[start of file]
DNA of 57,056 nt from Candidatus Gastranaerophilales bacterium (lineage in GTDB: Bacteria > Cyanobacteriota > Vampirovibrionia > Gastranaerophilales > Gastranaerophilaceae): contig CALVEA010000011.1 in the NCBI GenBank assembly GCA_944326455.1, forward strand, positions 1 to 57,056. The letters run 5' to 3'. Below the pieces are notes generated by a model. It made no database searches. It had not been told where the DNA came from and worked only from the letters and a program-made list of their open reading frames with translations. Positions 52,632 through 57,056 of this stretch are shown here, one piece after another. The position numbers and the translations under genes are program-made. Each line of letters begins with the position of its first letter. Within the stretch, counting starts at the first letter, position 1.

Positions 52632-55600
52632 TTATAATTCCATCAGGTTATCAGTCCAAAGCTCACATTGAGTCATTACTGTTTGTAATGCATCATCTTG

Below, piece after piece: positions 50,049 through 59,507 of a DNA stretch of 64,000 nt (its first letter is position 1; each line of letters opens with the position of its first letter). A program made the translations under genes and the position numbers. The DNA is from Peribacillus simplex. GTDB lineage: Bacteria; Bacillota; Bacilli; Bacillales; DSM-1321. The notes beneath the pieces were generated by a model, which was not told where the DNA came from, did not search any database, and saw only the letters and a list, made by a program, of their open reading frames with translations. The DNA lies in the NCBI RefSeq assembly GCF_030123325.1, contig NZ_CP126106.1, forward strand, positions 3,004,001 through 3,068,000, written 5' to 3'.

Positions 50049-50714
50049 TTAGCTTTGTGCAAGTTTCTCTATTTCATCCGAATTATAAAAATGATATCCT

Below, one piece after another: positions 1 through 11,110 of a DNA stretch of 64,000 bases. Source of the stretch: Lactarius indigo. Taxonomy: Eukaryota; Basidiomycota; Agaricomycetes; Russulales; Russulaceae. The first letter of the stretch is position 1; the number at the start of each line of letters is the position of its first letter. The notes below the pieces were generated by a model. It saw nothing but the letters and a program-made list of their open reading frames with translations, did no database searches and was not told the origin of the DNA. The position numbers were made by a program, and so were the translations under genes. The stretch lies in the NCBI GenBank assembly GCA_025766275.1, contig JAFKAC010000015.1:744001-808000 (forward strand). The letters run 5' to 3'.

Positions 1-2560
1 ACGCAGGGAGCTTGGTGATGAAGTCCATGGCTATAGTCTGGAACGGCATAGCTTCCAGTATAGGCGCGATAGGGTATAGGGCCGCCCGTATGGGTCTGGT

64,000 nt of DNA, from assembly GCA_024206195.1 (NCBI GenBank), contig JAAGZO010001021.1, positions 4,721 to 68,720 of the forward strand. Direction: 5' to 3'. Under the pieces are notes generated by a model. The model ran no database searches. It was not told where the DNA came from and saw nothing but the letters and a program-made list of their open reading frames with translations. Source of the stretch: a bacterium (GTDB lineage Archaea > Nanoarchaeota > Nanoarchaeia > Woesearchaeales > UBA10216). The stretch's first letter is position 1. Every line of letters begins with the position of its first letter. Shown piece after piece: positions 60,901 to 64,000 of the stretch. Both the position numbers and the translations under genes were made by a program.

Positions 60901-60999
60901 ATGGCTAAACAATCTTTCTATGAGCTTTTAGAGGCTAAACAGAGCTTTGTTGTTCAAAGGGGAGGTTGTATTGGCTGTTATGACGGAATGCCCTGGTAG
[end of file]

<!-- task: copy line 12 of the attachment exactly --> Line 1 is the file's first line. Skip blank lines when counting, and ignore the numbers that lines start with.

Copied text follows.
60901 ATGGCTAAACAATCTTTCTATGAGCTTTTAGAGGCTAAACAGAGCTTTGTTGTTCAAAGGGGAGGTTGTATTGGCTGTTATGACGGAATGCCCTGGTAG